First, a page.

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The Geopolitics of Gentrification

The international market for U.S. real estate looks nothing like the domestic market for U.S. real estate.
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New York City. (Photo: Rex Boggs/Flickr)

New York City. (Photo: Rex Boggs/Flickr)

A bunch of Russian oligarchs want to buy some hot New York City real estate. How can we cool their MiG jets? Greater density! Deregulate zoning and let developers build as the market demands. With greater supply, the returns on foreign investment diminish. Hot condo cash ends up somewhere else more restricted, right? Wrong:

For many foreigners, American housing markets are both a bargain and a haven amid concerns over unsustainable asset values abroad. Chinese buyers in particular "want to diversify because the housing market over there is just way too hot," said William Yu, an economist at the University of California Los Angeles.

Favorable exchange rates have also boosted many foreigners' potential purchasing power. Given the relative weakness of the dollar, "after our housing downturn, homes became even more valuable if you were shopping with the yuan," said John Burns, chief executive of a home builder consulting firm in Irvine, Calif. ...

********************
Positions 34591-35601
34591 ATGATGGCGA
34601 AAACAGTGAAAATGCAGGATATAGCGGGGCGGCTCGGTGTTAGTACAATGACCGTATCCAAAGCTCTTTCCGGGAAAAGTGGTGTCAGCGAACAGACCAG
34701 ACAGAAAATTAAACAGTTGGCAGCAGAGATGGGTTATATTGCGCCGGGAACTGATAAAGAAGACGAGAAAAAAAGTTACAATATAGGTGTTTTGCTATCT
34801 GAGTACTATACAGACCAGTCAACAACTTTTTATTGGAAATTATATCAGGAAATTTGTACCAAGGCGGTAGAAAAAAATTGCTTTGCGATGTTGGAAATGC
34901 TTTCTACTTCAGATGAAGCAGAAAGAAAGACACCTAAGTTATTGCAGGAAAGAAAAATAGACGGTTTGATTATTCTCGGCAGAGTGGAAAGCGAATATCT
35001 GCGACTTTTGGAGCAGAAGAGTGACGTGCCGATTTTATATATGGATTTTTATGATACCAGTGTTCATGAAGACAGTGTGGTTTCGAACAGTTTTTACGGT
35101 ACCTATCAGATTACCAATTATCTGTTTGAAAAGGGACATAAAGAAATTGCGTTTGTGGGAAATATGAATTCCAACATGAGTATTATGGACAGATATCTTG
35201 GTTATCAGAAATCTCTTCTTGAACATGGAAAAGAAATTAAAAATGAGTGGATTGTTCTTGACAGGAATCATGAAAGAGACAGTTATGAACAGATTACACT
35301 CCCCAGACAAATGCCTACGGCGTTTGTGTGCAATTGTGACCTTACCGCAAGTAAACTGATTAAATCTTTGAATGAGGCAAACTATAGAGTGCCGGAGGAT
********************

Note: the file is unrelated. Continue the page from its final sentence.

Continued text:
... Many foreigners are targeting neighborhoods with good schools where their kids can learn English. They are also seeking trophy properties. Asian buyers frequently bid on homes priced for more than $3 million, and pay in cash, said Maggie Navarro, a real-estate agent in Pasadena, Calif. On Tuesday morning, she put into escrow a $3.7 million home that was selling to a buyer from mainland China.

For Chinese buyers, all American real estate markets look juicy compared to the the non-U.S. alternative. Thus, variance between zoning in Houston and San Francisco ceases to matter. A "haven" is somewhere safe to park amassed wealth. Whether or not greater density fosters diminishing returns isn't an issue. Investors want safe, like a global currency bankrolling digs in a major metropolitan neighborhood with good transportation access to tradable jobs.

Foreign real estate investors want safe like a great school district. A geographic launch pad to upward mobility is appreciated, in home values. An expatriate workforce can park a bonus in a Fairfax County neighborhood within the geography of Thomas Jefferson High School and laugh at the S&P 500. No risk, huge reward.

The international market for U.S. real estate looks nothing like the domestic market for U.S. real estate. The salve for that discrepancy has been that international real estate investment is of little consequence. Given the general demographic decline (no population growth without immigration), that perspective is (charitably) naive.